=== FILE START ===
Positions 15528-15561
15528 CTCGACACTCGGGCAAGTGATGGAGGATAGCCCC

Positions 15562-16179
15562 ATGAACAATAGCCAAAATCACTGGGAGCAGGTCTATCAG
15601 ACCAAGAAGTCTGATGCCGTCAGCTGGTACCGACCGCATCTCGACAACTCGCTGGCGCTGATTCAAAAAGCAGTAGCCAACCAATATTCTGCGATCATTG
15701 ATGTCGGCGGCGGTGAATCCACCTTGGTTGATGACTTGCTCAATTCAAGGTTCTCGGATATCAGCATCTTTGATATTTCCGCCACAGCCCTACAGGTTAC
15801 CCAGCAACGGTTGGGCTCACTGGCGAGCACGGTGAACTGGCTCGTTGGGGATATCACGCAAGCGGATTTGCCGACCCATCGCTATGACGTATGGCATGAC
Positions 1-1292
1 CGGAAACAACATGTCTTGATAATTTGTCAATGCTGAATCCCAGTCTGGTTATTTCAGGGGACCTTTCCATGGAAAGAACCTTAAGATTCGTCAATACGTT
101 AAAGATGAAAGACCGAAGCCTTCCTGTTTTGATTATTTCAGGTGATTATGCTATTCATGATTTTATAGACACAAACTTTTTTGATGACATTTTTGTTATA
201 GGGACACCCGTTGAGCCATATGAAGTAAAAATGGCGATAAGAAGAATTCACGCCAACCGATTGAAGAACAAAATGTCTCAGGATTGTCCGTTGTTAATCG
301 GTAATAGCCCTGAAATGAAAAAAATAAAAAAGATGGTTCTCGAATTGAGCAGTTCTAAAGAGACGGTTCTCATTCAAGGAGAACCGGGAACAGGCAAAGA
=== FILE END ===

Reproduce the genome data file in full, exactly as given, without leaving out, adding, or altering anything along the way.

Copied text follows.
Positions 15528-15561
15528 CTCGACACTCGGGCAAGTGATGGAGGATAGCCCC

Positions 15562-16179
15562 ATGAACAATAGCCAAAATCACTGGGAGCAGGTCTATCAG
15601 ACCAAGAAGTCTGATGCCGTCAGCTGGTACCGACCGCATCTCGACAACTCGCTGGCGCTGATTCAAAAAGCAGTAGCCAACCAATATTCTGCGATCATTG
15701 ATGTCGGCGGCGGTGAATCCACCTTGGTTGATGACTTGCTCAATTCAAGGTTCTCGGATATCAGCATCTTTGATATTTCCGCCACAGCCCTACAGGTTAC
15801 CCAGCAACGGTTGGGCTCACTGGCGAGCACGGTGAACTGGCTCGTTGGGGATATCACGCAAGCGGATTTGCCGACCCATCGCTATGACGTATGGCATGAC
Positions 1-1292
1 CGGAAACAACATGTCTTGATAATTTGTCAATGCTGAATCCCAGTCTGGTTATTTCAGGGGACCTTTCCATGGAAAGAACCTTAAGATTCGTCAATACGTT
101 AAAGATGAAAGACCGAAGCCTTCCTGTTTTGATTATTTCAGGTGATTATGCTATTCATGATTTTATAGACACAAACTTTTTTGATGACATTTTTGTTATA
201 GGGACACCCGTTGAGCCATATGAAGTAAAAATGGCGATAAGAAGAATTCACGCCAACCGATTGAAGAACAAAATGTCTCAGGATTGTCCGTTGTTAATCG
301 GTAATAGCCCTGAAATGAAAAAAATAAAAAAGATGGTTCTCGAATTGAGCAGTTCTAAAGAGACGGTTCTCATTCAAGGAGAACCGGGAACAGGCAAAGA